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From Marc Slemko <>
Subject Re: Apache 164 percent speed increase
Date Wed, 13 Oct 1999 04:01:22 GMT
On Tue, 12 Oct 1999 wrote:

> In the course of testing our new online real-time document
> compression server at we have found a
> number of problems with regards to ApacheBench.
> RCI's online compression servers work with ANY version of
> ANY HTTP compliant server but when used in conjunction with
> Apache there is a 164 ( ONE HUNDRED AND SIXTY FOUR ) percent
> performance increase for Apache.

Whatever.  There has already been far too much attention given to your...
odd views about how compression should be done.  Hmm, I notice that your
solution still only works on IE running on Windows and that your demo of
how well your product works consists of comparing the size of a gzipped
file to a non-gzipped file.  Sorry, compression has actually been around
for a while and people have been gzipping files since the week before

> * ApacheBench problem 1
> Line 778 of ApacheBench in Apache_1.3.9\src\support\ab.c
> is incorrect. If you add an 'Accept-Encoding: gzip, compress'
> header option via the command line it gets added to the BODY
> of the document and not the HEADER where it belongs.
> Relevant 'clip' from AB.C...
> /* setup request */
> if (!posting) {
> sprintf(request, "GET %s HTTP/1.0\r\n"
> "User-Agent: ApacheBench/%s\r\n"
> "%s" "%s" "%s"
> "Host: %s\r\n"
> "Accept: */*\r\n"
> "\r\n" "%s",       <---- Line 778 of AB.C is incorrect
> path,
> keepalive ? "Connection: Keep-Alive\r\n" : "",
> cookie, auth, hostname, hdrs);
> }
> There is no need for a CVS 'diff' or a PATCH on this.
> It's just a simple mistake and needs a quick re-type
> on the part of someone who knows where the 'real' master
> source module is.

This is already fixed in the current CVS tree.


> While ApacheBench is adequate for most purposes and is
> a good 'standard benchmark'... real-time online document
> compression is here NOW and it is here to stay so ApacheBench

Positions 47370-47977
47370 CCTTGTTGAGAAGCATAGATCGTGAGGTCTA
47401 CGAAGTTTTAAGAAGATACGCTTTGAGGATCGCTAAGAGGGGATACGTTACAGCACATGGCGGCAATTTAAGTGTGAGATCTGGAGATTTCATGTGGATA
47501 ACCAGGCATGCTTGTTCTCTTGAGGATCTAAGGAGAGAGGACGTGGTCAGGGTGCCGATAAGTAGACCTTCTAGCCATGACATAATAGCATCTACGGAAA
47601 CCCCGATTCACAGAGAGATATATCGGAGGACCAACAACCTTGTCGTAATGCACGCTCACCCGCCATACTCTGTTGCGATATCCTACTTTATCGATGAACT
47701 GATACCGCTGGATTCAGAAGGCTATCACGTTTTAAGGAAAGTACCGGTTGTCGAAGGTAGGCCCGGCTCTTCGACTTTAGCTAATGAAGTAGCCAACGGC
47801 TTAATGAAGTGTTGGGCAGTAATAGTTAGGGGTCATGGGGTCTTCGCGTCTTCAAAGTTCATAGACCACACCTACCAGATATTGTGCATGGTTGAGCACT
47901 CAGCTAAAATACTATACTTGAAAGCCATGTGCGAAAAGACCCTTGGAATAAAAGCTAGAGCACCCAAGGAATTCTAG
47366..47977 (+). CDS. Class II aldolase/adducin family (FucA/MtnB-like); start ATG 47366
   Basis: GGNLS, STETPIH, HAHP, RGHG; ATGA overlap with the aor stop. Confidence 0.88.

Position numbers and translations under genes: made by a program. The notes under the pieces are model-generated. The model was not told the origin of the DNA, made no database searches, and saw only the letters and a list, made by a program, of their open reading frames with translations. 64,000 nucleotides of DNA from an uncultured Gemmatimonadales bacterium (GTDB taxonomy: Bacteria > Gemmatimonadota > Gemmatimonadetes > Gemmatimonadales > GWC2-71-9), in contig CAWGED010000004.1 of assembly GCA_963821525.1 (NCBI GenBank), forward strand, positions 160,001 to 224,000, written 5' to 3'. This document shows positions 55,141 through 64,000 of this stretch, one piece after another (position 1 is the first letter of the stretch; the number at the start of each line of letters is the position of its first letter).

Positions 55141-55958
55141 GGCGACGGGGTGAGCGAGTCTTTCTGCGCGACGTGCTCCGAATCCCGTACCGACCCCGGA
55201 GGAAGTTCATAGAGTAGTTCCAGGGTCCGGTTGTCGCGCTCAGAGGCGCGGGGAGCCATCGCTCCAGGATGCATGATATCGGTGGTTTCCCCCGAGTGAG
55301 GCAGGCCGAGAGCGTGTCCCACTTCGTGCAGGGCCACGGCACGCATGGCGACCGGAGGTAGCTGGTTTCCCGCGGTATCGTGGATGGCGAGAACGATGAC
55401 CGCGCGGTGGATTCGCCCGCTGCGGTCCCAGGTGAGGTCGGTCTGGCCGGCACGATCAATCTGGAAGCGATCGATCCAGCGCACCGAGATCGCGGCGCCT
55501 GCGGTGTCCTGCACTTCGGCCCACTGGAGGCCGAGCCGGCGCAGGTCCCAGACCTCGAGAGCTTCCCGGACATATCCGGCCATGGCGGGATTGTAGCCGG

> really needs to start including some decompression code to come
> up with some 'truly' accurate stats.

Erm... I don't think so thanks.

> There needs to be a new 'result' field called
> 'Virtual Transfer Rate' which shows how many 'real' bytes
> were transferred after decompression.
> The 'Virtual Transfer Rate' field would show you how
> compressing mime types results in a 'virtual' kb/s rate that
> is much, much HIGHER than the 'actual' transfer rate which is
> the only thing currently reported by ApacheBench.
> When compressed text/xxxx is being transmitted the actual
> transfer time means very little... what is really important
> is how many 'uncompressed' bytes were received.
> THAT is the 'real' transfer rate from the user's perspective
> and will become the new relevant 'benchmark' figure
> in the very near future.

I don't think so.  If you can do x amount of traffic, then that is x
amount of traffic period.  If you compress it, you may need less traffic
to send the same thing but that isn't something that ab should care

> * ApacheBench and PROXY servers.
> The only thing stopping ApacheBench from being used to test
> ANY Proxy Server as well as a Web Server is just a simple
> glitch in the 'parse_url()' routine that refuses to remove
> the forward slash from the command line URL if that URL is a
> fully qualified name such as ''
> A simple fix to parse_url() that recognizes a 'proxy' request
> and removes the leading slash allows ApacheBench to be used
> to test ANY proxy server.

You would need to be a bit more explicit about what you are talking 
about.  Posting diffs always helps.  How does fixing a "simple glitch
in parse_url" let you specify what proxy to use and what origin server
to talk to?

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